Adjusting to Unemployment
Working gives people meaning to their lives. Our daily schedules and routines are often dictated by the work we do.
When we become unemployed, usually through no fault of our own, it can have a devastating impact on our emotional well-being. Even more distressing is the realization that our talents and job skills are dispensable.
Feelings of inadequacy and guilt, along with questions of self-worth, are very common with a job loss. It is possible for individuals to feel responsible for a job loss even though circumstances were dictated by the economy.
Remember, unemployment will be an ongoing problem as work is restructured, corporations are downsized, technology improves and more service industries evolve.
Unemployed people generally progress through four stages. These feelings are a very normal part of the adjustment to being unemployed. The degree of intensity and length of time one moves through these stages will vary from person to person.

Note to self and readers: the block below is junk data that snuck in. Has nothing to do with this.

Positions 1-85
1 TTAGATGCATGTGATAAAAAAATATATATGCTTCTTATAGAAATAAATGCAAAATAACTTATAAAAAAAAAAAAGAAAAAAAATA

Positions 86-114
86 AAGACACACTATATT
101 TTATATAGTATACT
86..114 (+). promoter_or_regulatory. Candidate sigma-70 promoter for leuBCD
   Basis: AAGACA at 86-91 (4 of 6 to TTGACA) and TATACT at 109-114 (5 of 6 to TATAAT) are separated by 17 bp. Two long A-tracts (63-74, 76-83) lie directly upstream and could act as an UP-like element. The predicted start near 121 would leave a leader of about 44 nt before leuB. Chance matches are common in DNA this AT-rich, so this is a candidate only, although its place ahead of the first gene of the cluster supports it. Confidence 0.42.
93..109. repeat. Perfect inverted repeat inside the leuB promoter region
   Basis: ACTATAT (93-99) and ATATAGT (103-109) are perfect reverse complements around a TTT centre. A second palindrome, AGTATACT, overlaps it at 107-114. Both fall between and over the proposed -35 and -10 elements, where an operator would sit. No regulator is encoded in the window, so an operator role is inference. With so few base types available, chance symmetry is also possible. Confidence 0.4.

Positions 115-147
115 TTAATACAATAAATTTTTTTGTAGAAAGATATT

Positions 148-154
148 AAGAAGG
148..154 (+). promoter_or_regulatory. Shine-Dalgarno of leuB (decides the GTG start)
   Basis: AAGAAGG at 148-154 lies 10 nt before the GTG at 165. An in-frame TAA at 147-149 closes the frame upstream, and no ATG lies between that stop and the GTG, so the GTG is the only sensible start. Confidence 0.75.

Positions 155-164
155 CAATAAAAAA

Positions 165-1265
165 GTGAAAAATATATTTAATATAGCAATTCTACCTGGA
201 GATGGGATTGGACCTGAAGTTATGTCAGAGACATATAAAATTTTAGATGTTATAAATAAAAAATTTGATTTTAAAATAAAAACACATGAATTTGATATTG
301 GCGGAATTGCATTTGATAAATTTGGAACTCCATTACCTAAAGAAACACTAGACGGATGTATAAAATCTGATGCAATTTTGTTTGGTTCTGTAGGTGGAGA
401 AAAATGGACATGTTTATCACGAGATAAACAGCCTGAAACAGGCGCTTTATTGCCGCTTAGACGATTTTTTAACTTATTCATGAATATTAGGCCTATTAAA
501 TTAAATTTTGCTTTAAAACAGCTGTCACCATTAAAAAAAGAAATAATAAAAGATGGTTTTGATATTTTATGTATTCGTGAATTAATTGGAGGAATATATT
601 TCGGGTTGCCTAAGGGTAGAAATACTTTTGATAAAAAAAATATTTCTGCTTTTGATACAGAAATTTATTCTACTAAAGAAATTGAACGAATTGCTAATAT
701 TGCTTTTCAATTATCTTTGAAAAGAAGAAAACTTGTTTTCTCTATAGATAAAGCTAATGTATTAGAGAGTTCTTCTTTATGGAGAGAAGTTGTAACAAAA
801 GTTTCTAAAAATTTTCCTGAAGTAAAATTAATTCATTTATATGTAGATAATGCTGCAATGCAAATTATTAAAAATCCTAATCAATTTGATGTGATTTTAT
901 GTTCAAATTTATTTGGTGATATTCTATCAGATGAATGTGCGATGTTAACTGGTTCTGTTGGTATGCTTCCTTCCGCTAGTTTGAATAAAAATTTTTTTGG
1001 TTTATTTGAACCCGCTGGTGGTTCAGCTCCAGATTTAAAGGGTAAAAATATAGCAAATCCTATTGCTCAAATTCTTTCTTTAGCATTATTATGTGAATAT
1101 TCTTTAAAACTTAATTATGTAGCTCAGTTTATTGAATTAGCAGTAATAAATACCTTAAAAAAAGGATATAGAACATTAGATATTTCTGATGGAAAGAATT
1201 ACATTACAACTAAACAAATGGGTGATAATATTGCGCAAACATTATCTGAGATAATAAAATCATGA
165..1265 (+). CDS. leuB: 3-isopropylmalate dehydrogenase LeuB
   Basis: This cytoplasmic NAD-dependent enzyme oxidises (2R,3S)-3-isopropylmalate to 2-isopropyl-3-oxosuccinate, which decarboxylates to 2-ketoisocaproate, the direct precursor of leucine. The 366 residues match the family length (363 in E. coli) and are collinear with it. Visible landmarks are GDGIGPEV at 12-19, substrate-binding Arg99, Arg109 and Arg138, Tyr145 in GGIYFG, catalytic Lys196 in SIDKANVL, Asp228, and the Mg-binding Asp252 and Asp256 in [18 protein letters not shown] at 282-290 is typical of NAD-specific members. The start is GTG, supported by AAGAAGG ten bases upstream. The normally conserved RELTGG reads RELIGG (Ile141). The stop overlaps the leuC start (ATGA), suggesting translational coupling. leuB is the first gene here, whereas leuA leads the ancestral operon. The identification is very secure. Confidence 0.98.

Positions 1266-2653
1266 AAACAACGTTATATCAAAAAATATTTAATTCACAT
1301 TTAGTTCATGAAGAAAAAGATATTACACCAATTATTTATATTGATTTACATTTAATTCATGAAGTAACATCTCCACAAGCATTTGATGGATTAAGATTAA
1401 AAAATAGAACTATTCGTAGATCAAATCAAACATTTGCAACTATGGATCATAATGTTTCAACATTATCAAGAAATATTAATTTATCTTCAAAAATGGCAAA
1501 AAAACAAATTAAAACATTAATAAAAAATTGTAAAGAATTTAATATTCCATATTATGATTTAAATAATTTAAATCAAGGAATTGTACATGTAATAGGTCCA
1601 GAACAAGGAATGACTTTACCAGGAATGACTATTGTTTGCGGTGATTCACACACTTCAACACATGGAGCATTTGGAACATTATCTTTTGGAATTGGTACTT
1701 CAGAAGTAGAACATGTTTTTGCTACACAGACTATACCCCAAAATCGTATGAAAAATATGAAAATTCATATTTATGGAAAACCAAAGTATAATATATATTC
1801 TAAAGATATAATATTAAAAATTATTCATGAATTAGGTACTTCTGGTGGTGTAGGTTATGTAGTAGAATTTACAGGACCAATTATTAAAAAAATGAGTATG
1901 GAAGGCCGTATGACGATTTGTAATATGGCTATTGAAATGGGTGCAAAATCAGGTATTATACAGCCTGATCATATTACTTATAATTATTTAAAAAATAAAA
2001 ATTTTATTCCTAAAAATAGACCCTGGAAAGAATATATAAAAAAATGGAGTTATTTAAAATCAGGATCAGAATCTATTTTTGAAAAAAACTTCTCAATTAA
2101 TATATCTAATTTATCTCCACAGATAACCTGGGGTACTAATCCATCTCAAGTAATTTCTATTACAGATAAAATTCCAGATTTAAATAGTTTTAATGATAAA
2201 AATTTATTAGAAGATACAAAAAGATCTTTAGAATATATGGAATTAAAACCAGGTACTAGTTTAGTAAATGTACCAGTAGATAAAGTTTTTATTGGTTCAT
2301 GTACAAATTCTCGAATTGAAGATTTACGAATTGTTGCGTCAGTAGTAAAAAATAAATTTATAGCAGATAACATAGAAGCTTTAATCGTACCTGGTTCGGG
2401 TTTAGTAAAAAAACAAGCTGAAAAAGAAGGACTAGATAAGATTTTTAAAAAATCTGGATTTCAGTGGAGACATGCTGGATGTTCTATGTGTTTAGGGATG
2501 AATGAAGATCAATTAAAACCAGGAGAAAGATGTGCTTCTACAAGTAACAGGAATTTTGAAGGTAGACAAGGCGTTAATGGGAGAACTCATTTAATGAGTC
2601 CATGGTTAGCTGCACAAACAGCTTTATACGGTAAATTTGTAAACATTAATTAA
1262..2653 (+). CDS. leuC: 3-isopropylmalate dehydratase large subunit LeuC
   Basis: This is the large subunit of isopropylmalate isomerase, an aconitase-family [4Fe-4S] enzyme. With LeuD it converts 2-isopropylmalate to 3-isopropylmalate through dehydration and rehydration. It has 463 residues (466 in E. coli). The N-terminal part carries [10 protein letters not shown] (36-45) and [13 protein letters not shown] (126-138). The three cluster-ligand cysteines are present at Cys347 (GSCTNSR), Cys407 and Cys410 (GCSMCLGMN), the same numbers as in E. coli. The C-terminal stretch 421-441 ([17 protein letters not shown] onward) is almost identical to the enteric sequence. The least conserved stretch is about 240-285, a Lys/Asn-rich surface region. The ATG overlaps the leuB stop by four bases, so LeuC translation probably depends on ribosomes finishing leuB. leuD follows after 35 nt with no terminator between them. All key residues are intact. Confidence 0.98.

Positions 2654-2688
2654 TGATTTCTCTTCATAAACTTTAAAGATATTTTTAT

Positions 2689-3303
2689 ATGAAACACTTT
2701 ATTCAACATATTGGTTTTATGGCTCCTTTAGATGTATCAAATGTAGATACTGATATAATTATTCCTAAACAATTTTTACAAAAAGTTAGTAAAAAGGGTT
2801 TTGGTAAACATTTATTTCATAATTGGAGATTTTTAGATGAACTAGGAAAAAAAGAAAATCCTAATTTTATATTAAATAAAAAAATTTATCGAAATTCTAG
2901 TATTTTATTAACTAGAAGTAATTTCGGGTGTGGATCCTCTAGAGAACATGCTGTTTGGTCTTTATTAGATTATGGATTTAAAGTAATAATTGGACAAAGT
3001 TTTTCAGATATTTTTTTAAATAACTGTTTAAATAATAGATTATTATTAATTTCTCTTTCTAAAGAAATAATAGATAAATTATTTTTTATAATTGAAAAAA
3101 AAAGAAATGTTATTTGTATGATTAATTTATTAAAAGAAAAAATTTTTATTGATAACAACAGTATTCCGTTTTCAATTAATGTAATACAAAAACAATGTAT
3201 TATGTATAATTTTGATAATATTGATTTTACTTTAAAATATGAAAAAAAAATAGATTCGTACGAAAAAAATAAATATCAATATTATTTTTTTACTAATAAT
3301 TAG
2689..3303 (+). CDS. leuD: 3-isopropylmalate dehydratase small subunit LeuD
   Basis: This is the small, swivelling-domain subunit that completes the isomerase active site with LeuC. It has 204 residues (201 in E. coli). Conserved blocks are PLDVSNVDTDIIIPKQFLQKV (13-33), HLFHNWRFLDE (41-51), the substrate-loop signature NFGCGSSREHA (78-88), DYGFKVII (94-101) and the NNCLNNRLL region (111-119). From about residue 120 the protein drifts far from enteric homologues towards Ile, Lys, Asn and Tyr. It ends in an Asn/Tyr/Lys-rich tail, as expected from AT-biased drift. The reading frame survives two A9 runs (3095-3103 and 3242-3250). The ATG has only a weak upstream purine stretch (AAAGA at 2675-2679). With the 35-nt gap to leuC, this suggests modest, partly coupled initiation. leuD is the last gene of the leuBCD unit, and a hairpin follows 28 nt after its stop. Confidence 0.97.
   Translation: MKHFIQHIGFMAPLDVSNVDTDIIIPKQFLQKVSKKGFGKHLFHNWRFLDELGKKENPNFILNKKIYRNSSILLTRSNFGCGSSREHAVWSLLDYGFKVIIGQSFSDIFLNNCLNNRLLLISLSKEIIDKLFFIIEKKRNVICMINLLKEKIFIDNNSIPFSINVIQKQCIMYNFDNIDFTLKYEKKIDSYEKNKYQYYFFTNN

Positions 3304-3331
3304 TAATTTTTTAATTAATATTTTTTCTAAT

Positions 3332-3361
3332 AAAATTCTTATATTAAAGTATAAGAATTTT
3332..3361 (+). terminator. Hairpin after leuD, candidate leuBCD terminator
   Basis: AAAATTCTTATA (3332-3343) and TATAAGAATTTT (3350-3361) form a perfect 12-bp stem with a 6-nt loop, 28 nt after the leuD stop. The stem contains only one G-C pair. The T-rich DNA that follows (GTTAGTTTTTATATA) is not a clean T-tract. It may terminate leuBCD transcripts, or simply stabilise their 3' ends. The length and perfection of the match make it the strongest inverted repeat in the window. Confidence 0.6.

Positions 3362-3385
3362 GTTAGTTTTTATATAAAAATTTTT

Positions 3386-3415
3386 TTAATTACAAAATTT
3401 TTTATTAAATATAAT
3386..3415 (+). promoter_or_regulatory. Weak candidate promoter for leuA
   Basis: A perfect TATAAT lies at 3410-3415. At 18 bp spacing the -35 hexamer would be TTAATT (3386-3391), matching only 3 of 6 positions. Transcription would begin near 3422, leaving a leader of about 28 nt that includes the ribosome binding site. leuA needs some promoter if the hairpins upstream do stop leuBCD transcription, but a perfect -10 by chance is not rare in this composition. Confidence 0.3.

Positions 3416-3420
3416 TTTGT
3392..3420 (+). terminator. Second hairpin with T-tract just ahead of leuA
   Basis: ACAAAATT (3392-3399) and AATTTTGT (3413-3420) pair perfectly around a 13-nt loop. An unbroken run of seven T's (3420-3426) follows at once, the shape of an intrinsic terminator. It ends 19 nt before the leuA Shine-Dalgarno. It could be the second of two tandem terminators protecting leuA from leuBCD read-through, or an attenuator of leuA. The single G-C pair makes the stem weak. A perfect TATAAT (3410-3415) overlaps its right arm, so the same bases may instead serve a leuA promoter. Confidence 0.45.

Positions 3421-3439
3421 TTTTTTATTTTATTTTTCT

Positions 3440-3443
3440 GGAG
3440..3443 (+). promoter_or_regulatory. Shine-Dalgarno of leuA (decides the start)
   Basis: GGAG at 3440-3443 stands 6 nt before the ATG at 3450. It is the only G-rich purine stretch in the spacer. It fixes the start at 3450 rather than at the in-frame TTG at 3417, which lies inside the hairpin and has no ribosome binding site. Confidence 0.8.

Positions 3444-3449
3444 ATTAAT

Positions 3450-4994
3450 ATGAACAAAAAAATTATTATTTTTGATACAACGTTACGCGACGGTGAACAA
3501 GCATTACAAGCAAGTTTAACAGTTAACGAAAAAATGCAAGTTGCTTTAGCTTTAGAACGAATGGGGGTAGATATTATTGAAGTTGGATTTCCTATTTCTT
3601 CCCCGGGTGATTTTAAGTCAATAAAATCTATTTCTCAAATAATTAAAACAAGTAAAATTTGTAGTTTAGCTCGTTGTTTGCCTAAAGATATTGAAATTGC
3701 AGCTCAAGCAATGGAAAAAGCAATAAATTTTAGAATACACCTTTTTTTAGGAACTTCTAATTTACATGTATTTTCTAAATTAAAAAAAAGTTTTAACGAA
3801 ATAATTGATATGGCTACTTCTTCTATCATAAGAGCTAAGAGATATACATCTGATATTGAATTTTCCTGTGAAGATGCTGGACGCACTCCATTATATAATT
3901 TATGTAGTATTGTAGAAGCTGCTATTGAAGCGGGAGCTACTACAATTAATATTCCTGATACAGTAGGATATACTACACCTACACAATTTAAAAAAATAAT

Denial of a job loss may be expressed in a comment such as, "How could they have done this to me? I’ve done so much for the company."
People may come and go from their homes as though they are still working so no one will suspect that they are now unemployed. The workers who experience the most denial and isolation after a job loss are the ones who have had no warning and have spent years with the company.
During this stage, a person may not be very talkative about their feelings and emotions and may spend a lot of time alone.
Once the loss of a job sinks in, many people begin to feel anger. This anger/blame may be directed outward toward management, the organization, immediate supervisor, the union, foreign competition, foreign workers and possibly even neighbors, family or friends.
Anger/blame may also be directed inward, for example, "If only I had completed my degree ... or worked harder ..." Once started, the "if only I had" game becomes a vicious cycle that leads to nowhere.
Anger turned inward is often used by psychologists to define depression. Feelings of worthlessness, low self-esteem, withdrawal, and overwhelming sadness are just a few of the symptoms that may last for weeks or months after the loss of a job.
Eventually, the unemployed person starts to focus on the present time and situation. The feeling of "let’s get on with it" begins. During this stage, thinking becomes more objective and positive. The realization that there is no control over the past encourages thinking about new goals. One positive conclusion is, "Hey, I’ve got some important things to offer in today’s labor market."